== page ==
Solution mode ICP-MS is simpler as the laser ablation process is bypassed entirely. Instead, the solution is aspired and conveyed into a nebulizer by a peristaltic pump. There, it is mixed with argon and then introduced inside the torch for ionization. Automation of the sample introduction process is made possible by the use of an autosampler.
Data generation: the principles
Whether the instrument is used in solution or laser mode, the following steps are required in order to generate exploitable data:
- For each investigated element, the ICP-MS measures the abundance of one of its isotopes (generally expressed in counts per second, or cps). To relate measured intensities to actual concentrations, calibration must be performed at the beginning of the analytical session. Calibration is done using multiple standards with a matrix similar to that of the samples. Standards can consist of solutions spiked with precisely known amounts of one, or several, trace elements, solutions of reference materials of precisely known trace element compositions (e.g., NIST SRM 1640), and, for laser ablation, natural reference rock materials (e.g., USGS BHVO-1G), or artificial glass doped with precisely known amounts of trace elements (e.g., NIST SRM 612, USGS GSD-1G). We also use natural reference rock powders fluxed in lithium tetraborate similar to our samples analyzed for whole rock compositions. In solution mode only, standards can be diluted to extend calibration bounds and better reflect sample concentrations, if necessary.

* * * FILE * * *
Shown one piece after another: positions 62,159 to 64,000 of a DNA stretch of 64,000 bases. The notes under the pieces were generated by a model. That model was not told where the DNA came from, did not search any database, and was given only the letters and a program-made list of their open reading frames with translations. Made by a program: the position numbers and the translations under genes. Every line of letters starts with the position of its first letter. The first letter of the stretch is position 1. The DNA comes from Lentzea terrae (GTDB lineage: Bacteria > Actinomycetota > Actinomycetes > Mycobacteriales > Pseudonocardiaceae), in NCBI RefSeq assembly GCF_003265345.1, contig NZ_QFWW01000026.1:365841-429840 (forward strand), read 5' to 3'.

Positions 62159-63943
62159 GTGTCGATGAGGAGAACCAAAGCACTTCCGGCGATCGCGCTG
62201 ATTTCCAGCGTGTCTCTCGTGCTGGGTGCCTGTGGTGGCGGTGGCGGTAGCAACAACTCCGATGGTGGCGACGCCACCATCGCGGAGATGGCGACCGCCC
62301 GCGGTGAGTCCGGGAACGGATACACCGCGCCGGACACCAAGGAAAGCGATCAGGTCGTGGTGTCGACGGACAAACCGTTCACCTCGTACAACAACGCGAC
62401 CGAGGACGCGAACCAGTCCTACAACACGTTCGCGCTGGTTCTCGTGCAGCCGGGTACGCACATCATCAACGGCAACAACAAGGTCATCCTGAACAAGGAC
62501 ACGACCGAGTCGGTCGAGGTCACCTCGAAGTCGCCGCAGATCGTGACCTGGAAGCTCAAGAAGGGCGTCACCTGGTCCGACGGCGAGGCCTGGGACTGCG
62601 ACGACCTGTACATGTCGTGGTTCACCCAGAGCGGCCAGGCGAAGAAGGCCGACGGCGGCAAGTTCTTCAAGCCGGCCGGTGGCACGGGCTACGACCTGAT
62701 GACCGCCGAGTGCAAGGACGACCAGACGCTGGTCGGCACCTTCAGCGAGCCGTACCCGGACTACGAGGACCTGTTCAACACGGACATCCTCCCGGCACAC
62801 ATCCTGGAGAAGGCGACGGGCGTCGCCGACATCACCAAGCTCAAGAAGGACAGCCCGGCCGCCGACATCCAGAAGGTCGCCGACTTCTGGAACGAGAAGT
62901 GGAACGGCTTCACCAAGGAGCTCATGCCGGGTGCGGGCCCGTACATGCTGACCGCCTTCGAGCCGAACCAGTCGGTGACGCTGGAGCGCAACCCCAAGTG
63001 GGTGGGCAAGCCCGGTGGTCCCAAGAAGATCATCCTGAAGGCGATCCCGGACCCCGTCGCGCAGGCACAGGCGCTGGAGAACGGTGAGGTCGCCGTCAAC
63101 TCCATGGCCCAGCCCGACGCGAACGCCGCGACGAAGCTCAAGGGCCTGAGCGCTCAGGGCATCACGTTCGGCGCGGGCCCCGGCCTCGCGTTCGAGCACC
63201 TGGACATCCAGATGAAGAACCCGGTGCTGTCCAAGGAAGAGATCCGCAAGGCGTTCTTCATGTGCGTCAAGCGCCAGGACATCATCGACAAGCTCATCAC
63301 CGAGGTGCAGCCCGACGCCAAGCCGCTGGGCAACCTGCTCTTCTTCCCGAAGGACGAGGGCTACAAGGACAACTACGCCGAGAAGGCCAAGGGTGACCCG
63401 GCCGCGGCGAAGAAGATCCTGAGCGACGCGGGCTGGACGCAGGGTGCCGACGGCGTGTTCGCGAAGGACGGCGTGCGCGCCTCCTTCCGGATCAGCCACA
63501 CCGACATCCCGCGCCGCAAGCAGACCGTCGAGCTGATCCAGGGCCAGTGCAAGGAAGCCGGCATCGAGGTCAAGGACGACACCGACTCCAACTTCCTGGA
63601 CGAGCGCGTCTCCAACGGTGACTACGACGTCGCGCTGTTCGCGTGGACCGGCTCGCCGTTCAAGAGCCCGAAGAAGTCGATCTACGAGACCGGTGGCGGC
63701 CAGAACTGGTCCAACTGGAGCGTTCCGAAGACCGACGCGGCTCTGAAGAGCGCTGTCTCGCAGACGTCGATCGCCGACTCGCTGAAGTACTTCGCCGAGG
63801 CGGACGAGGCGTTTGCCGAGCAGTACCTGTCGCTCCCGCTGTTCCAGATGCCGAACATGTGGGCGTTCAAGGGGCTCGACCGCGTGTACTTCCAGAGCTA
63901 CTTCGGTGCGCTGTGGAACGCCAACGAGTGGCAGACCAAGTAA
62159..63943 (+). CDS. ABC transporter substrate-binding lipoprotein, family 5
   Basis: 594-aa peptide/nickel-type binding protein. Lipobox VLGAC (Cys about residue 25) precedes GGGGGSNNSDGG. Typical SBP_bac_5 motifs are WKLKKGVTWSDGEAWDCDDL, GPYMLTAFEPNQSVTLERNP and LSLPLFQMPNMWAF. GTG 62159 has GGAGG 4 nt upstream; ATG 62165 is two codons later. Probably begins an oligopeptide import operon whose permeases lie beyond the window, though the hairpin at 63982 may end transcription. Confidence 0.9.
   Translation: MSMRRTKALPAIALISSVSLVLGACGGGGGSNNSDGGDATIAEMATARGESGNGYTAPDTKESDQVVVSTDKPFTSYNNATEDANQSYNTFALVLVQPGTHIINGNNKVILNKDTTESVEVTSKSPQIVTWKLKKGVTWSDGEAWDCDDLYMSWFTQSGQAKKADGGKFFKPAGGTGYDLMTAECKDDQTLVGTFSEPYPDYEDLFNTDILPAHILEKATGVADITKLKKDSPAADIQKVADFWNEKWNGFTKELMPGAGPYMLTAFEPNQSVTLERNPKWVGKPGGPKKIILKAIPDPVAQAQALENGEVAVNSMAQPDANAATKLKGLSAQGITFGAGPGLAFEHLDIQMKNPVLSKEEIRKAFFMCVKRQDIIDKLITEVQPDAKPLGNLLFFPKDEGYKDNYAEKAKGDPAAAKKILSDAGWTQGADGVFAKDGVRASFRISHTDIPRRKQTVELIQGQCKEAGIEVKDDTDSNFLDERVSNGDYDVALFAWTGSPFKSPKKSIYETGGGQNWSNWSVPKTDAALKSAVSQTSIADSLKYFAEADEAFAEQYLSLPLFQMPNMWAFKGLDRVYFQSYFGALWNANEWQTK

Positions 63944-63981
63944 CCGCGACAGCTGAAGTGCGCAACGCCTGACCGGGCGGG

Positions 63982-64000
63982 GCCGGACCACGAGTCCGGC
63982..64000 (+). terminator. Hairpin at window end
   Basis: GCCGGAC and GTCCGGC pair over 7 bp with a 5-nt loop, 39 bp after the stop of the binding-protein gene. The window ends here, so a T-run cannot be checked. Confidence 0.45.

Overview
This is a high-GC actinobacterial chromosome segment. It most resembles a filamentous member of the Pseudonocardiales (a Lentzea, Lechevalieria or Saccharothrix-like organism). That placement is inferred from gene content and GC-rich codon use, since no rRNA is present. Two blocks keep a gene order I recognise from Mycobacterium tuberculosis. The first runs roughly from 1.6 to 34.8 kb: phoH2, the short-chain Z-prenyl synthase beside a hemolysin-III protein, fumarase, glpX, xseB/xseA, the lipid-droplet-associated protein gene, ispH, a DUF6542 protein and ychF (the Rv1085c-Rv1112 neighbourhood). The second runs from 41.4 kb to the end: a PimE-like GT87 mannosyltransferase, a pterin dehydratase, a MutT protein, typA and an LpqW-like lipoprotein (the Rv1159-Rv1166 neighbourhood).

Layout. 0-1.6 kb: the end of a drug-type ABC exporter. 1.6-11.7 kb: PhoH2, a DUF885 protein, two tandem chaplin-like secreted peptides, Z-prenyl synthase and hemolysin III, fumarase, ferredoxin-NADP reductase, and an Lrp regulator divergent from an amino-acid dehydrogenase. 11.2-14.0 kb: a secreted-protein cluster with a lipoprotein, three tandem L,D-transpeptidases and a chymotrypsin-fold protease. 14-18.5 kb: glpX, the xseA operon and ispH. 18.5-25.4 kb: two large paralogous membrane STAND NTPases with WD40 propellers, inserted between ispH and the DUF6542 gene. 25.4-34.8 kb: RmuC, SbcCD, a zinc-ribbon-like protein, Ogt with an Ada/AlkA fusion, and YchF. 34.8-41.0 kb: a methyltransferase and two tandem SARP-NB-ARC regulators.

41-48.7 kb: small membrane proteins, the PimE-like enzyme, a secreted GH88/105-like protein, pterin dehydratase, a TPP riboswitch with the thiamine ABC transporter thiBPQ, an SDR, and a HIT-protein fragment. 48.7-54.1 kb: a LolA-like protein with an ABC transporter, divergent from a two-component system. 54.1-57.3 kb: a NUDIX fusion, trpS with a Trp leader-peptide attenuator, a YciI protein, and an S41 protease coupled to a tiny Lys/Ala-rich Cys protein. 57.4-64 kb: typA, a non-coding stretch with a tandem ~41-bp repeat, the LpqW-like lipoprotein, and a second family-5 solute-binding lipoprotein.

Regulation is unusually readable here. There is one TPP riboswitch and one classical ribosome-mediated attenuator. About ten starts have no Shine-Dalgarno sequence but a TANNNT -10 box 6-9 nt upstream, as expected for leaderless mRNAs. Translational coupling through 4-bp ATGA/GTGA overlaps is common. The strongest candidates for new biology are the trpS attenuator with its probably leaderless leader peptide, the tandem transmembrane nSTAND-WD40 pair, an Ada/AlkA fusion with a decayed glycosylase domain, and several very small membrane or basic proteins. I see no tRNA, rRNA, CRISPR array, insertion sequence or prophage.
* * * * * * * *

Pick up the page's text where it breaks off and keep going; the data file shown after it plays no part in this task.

- For each standard and sample analyzed, a few elements of previously known concentrations must be analyzed to precisely estimate possibly variable sample introduction parameters such as plasma uptake rate by the mass spectrometer cones, solution uptake rate by the autosampler, or ablation rate by the laser. These internal standards consist of a multi-element spike solution (e.g., a Sc-Ge-Y-In-Tb-Bi solution) added to the sample and standard solutions, for solution ICP-MS. In laser ablation, internal standards normally consist of major elements of which concentrations in the sample have previously been determined by X-ray fluorescence in our laboratories. Laser ablation internal standards may include Mg, Si, Ca, Ti, Fe. The intensities of the analytes are then normalized to the intensities of the internal standard elements. Using several internal standards better addresses uncertainties associated with variable isotopic masses, ionization and/or ablation characteristics of the analytes.